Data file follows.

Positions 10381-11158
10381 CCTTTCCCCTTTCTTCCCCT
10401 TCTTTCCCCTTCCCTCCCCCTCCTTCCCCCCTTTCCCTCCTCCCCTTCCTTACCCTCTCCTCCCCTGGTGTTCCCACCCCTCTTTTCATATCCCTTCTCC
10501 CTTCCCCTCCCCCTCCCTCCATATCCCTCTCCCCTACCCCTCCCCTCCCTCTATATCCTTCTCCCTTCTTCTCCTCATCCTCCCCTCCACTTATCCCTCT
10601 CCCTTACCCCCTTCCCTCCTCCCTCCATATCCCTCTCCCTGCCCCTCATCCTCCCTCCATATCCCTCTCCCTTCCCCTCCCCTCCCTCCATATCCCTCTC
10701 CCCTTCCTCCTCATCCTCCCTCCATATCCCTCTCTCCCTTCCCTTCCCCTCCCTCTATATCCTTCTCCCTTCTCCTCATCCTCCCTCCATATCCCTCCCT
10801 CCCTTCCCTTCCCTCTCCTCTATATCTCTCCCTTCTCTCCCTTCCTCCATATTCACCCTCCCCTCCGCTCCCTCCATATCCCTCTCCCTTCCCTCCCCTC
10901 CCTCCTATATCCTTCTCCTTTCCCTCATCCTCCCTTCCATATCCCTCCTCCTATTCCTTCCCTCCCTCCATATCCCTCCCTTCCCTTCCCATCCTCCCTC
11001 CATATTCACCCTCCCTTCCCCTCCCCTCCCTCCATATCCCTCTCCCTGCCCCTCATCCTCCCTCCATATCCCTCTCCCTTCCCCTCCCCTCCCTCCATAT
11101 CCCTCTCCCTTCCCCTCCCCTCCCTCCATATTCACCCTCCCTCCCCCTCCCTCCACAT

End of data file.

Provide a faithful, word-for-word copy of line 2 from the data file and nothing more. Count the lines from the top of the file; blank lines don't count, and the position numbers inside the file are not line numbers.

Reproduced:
10381 CCTTTCCCCTTTCTTCCCCT